By RYAN PAINTER, KUTV
A Quiet Place
4 out of 5 Stars
Director: John Krasinski
Writers: John Krasinski, Scott Beck, Bryan Woods
Starring: Emily Blunt, John Krasinski, Noah Jupe, Millicent Simmonds
Genre: Horror, Drama, Thriller
Rated: PG-13 for terror and some bloody images
Synopsis: A family is stalked by a group of blind monsters with particularly acute hearing.
Review: SALT LAKE CITY, Utah (KUTV) - Genre film is alive and well at Paramount Pictures. Earlier this year they released the excellent sci-fi thriller “Annihilation” and now they’re offering “A Quiet Place,” an inventive horror film with sci-fi elements that feels refreshingly new.
The inhabitants of the world have been savagely killed by creatures that track their prey through sound. Holed up on a farm, a family of survivors have learned to exist in almost absolute silence. They communicate primarily using sign language, a skill they had already learned due to their daughter being deaf. Still, the family lives in constant fear as the smallest of noises could alert the creatures to their whereabouts.
There is very little audible dialogue in “A Quiet Place,” but the film is anything but silent as it features one of the best sound mixes that I’ve ever experienced. From the clicking of the aliens’ echolocation to bare feet touching down softly on a safe path made on sand, every sound is carefully placed and helps to create an immersive world. Marco Beltrami’s minimalistic score adds an atmosphere to the proceedings, but never overwhelms it.
Much like “10 Cloverfield Lane,” “A Quiet Place” relies heavily upon the talents of its cast and the intelligence of its screenplay. Emily Blunt and John Krasinski are quite good as the parents. There’s a particularly effective scene that finds the couple slow dancing to Neil Young’s “Harvest Moon.” It’s a magical, magnetic piece of cinema that is filled with unexpected hope; an oasis in the bleakness of dystopia.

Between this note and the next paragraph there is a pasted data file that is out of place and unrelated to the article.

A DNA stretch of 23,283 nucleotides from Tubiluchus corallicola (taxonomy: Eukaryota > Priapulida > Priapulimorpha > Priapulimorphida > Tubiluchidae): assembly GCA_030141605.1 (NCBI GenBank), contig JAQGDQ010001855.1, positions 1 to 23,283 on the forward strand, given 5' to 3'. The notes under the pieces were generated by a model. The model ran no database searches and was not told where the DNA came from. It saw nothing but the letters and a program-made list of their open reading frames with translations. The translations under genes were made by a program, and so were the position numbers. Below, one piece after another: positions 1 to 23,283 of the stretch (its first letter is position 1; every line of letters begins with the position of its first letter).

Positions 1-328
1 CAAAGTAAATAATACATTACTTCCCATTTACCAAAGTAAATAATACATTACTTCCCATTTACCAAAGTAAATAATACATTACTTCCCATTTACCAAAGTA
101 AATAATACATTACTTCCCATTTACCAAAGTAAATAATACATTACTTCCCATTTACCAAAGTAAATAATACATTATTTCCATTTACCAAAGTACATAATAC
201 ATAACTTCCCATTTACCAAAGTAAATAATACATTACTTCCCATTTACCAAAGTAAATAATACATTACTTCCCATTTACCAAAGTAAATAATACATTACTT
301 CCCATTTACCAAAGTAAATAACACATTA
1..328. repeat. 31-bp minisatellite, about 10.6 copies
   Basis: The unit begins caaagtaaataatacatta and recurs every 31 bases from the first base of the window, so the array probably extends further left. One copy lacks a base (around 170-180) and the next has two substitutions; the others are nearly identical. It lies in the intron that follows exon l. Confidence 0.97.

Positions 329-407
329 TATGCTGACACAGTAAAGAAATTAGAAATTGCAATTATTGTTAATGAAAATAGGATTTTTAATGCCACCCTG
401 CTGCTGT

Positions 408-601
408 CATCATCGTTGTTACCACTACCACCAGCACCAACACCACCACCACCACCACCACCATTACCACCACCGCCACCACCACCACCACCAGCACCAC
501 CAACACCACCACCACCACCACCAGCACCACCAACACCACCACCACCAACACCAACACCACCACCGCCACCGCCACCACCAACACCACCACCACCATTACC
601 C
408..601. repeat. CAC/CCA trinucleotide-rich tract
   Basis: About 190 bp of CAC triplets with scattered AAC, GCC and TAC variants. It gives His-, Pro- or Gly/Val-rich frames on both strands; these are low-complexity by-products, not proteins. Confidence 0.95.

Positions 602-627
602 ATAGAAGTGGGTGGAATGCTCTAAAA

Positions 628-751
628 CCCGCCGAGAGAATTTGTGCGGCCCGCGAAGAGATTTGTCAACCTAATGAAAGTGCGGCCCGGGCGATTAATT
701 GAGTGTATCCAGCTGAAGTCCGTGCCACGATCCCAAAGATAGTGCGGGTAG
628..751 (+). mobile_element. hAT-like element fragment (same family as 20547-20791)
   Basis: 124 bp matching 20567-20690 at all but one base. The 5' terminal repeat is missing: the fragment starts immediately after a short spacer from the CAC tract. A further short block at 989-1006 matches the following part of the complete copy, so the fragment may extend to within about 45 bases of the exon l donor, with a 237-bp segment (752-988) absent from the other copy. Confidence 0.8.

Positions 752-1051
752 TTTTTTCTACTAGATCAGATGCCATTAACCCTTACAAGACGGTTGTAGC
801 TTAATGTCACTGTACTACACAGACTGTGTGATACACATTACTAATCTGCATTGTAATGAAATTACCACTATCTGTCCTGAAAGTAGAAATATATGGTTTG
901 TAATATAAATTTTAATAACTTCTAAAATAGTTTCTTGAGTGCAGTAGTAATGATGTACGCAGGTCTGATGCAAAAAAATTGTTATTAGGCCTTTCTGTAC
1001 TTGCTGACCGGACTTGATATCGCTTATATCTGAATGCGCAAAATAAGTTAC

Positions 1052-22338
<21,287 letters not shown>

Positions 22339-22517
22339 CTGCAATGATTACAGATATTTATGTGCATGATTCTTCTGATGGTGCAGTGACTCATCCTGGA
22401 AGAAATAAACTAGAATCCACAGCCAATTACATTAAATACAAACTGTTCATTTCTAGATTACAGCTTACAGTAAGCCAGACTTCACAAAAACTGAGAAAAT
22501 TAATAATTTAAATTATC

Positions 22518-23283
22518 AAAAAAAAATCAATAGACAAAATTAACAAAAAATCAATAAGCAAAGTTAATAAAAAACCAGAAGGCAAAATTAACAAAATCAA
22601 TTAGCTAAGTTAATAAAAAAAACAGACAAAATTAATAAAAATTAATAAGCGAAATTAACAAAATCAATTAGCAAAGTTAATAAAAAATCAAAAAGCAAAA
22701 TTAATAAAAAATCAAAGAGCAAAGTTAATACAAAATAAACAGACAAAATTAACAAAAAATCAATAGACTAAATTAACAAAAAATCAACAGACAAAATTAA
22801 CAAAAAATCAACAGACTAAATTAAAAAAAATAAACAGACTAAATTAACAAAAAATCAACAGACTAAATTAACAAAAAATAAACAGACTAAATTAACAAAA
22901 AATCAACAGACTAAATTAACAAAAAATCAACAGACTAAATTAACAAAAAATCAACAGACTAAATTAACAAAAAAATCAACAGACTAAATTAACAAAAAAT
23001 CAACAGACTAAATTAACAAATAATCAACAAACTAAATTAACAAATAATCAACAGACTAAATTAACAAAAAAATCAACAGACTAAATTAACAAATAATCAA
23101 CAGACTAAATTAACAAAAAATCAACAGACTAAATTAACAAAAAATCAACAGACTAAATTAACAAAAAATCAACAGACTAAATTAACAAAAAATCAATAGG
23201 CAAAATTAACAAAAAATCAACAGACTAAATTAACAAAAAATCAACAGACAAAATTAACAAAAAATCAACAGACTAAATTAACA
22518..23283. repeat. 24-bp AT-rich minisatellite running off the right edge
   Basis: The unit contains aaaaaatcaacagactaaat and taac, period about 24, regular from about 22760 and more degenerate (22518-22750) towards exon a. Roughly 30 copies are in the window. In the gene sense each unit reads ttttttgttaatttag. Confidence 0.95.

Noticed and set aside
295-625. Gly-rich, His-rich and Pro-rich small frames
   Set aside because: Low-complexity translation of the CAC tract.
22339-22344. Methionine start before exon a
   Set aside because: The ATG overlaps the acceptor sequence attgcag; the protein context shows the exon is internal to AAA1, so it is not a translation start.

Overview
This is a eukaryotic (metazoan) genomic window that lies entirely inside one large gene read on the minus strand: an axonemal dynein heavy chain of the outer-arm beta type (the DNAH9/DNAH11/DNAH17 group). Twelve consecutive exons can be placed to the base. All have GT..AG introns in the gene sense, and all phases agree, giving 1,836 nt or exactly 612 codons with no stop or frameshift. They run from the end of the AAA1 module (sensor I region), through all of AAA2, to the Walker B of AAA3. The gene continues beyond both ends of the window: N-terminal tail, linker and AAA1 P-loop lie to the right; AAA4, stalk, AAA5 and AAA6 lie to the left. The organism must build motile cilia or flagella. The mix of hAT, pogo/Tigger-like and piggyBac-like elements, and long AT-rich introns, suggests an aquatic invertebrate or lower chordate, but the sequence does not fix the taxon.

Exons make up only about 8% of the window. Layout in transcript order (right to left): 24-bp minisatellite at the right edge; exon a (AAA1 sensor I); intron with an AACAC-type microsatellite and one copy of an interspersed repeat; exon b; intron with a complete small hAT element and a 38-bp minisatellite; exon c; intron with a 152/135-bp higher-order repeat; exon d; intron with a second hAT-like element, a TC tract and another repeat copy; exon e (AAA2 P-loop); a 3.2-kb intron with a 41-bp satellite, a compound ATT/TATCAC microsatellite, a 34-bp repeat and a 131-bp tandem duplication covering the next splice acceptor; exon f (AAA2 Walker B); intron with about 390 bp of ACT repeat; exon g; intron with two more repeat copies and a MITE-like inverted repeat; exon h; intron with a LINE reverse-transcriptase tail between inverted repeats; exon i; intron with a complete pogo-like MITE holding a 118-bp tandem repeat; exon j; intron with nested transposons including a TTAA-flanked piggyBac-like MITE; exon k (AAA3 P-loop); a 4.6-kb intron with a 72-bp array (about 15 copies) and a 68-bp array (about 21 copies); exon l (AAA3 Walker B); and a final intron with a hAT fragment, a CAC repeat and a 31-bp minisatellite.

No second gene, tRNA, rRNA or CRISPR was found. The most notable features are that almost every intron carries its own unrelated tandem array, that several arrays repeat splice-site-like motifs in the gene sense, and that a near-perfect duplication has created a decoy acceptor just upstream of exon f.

Noah Jupe is also quite good as the couple’s young son, but the real star here is Millicent Simmonds (“Wonderstruck”) who stars as the deaf daughter. Simmonds, who is deaf, gives a tremendous performance as a young teen who is filled with conflict, guilt and sadness. The character’s best attribute, a kindhearted innocence, proves to be an Achilles' heel that makes her and those she loves more vulnerable to the physical terror that surrounds them. She’s a child without a recognizable future. Simmonds gives the film its heart.
“A Quiet Place” works primarily because it is about people, rather than the monsters, who are terrifying, that stalk them. It explores the complicated relationships between parents and their children while also being an enjoyable creature feature.
Some might balk at the PG-13 rating, believing that a horror film needs to be rated R to be effective. “A Quiet Place” doesn’t feel the least bit censored and the splashes of gore are plenty to convey the sense of danger. Sometimes restraint makes what isn’t shown more horrific than it would have been if it was caught on camera.
Be ready to hold your breath for 80 minutes. The exhale that comes right before the credits is an adrenaline rush.